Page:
You can read the full article at the link above. Better yet, pick up the April 4 print edition of the magazine, the one with Gov. Rick Perry on the cover. My article begins on p. 20. (It might be a holdover from my newspaper days, but I still get an extra kick out of seeing an article printed in a real publication.)

P.S. For a fuller treatment of our trade relations with China, you can check out my 2009 Cato book, Mad about Trade: Why Main Street America Should Embrace Globalization. China takes center stage in several places in the book, which—did I mention?—was just named a runner-up finalist for the Atlas Foundation’s 22nd Annual Sir Antony Fisher International Memorial Award for the best think-tank book of 2009-10.

Despite Huawei’s Experience, America Is Open to Chinese Investment

After several days of defiance, Chinese telecom equipment manufacturer Huawei announced Monday that it would abide a recommendation from the Committee on Foreign Investment in the United States (CFIUS) that it divest of U.S. technology company 3-Leaf. CFIUS is an inter-agency group charged with reviewing the national security implications of proposed foreign investments in U.S. companies and assets and advising the president about whether or not he should block those transactions on security grounds. CFIUS is composed of representatives from 16 different U.S. government departments and agencies and is chaired by the Secretary of the Treasury.

Last week, CFIUS issued a recommendation that the president block Huawei’s $2 million purchase of assets—including certain patents—from 3-Leaf on the grounds that the transaction presented a risk to national security. (Technically, the recommendation was for the president to compel Huawei to divest of 3-Leaf, since the transaction was consummated in May 2010, before CFIUS was made aware of the deal). Apparently, CFIUS was concerned about Huawei’s ties to the Chinese government—specifically the Chinese military.

Despite assurances from Huawei’s vice president of government affairs, William Plummer, that the company “is 100 percent employee-owned and has no ties with any government, nor with the PLA,” Huawei’s ownership structure is opaque. A letter submitted to administration officials from U.S. Senators Jim Webb (D-VA) and Jon Kyl (R-AZ) alleged that Huawei has a “history of illegal behavior and ties with the People’s Liberation Army, Taliban and Iranian Revolutionary Guard.” The letter also accused Huawei of various patent and trademark infringements and suggested that the small scale of Huawei’s acquisition ($2 million) was designed to enable the transaction to avoid scrutiny—a theory that is lent credibility by Huawei’s decision not to inform CFIUS of its intention to purchase 3-Leaf.

Huawei’s decision this week to abandon the deal spares the president from issuing a formal opinion on the matter, and in all likelihood spares Huawei the added humiliation of a formal rejection from the U.S. president. Meanwhile, Huawei and officials of the Chinese Ministry of Commerce are lambasting the CFIUS decision as further evidence that the United States is closed to Chinese direct investment, and implying that U.S. investors might expect similarly shoddy treatment in China. What to make of all of this?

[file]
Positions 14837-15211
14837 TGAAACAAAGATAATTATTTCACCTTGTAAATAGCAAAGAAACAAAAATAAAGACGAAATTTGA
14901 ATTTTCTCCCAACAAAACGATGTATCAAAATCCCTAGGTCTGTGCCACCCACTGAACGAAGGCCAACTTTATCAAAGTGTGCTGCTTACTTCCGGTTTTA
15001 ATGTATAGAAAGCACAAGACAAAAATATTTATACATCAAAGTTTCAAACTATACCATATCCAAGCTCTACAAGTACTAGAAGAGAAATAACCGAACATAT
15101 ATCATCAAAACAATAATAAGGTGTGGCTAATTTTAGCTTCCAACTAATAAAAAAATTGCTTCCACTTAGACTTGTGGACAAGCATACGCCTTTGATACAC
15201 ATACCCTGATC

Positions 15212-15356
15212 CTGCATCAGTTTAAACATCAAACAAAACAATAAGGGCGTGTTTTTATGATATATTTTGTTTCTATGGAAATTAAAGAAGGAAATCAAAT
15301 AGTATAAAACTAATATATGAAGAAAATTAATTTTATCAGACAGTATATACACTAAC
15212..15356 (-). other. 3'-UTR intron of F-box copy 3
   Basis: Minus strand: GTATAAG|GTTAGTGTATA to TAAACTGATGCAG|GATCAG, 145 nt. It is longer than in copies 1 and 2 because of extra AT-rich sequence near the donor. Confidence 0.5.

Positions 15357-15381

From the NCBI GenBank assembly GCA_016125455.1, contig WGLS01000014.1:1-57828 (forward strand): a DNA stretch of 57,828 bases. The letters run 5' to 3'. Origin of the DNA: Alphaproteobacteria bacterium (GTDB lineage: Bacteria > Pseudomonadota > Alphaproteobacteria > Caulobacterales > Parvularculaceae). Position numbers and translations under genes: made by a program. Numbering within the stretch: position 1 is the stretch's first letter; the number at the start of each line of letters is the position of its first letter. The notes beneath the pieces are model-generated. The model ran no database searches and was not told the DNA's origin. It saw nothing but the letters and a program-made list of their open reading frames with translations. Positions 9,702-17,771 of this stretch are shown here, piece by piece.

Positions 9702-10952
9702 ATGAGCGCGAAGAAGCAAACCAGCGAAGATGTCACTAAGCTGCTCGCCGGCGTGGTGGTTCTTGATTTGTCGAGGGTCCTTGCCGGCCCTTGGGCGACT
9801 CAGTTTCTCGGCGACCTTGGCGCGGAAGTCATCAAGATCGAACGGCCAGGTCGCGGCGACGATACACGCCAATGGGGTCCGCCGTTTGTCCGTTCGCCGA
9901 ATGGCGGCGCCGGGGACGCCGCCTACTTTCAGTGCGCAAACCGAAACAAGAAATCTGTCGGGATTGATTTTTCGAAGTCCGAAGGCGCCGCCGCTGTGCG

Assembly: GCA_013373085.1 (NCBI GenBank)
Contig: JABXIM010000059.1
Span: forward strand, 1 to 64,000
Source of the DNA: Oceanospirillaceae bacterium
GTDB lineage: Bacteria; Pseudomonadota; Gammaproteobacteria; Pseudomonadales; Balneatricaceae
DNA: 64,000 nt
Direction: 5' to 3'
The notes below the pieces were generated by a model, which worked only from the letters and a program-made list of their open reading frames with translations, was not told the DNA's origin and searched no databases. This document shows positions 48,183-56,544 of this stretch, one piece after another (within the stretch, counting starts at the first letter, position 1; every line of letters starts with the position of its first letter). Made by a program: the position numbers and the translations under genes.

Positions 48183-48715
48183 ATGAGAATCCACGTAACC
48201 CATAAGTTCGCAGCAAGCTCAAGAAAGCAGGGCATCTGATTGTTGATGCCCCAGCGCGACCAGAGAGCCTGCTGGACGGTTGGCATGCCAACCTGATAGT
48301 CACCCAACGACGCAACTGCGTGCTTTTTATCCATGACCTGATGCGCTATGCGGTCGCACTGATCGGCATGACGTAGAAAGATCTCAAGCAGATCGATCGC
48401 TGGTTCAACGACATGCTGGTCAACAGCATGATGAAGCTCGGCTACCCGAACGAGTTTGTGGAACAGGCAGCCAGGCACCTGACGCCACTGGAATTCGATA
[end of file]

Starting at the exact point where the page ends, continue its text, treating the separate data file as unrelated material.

First, as I’ve argued before (e.g., here, here, and here), the United States should be open to foreign direct investment from all countries and the rules and regulations governing investment should be transparent, consistent, straightforward, and applied equally to suitors from all countries. That being said, state and local governments should be aggressively courting Chinese investment, for the reasons I gave in a paper published 14 months ago:

If it is desirable that China recycle some of its estimated $2.4 trillion in accumulated foreign reserves, U.S. policy … should be more welcoming of Chinese investment in the private sector. As of the close of 2008, Chinese direct investment in the United States stood at just $1.2 billion—a mere rounding error at about 0.05 percent of the $2.3 trillion in total foreign direct investment in the United States. That figure comes nowhere close to the amount of U.S. direct investment held by foreigners in other big economies. U.S. direct investment in 2008 held in the United Kingdom was $454 billion; it was $260 billion in Japan, $259 billion in the Netherlands, $221 billion in Canada, $211 billion in Germany, $64 billion in Australia, $16 billion in South Korea, and even $1.7 billion in Russia.

Some of China’s past efforts to take equity positions or purchase U.S. companies or buy assets or land to build new production facilities have been viewed skeptically by U.S. policymakers, and scuttled, ostensibly over ill-defined security concerns. But a large inflow of investment from China would have an impact similar to a large increase in U.S. exports to China on the value of both countries’ currencies, and on the level of China’s foreign reserves.

In light of China’s large reserves, its need and desire to diversify, America’s need for investment in the real economy, and the objective of creating jobs and achieving sustained economic growth, U.S. policy should be clarified so that the benchmarks and hurdles facing Chinese investors are better understood.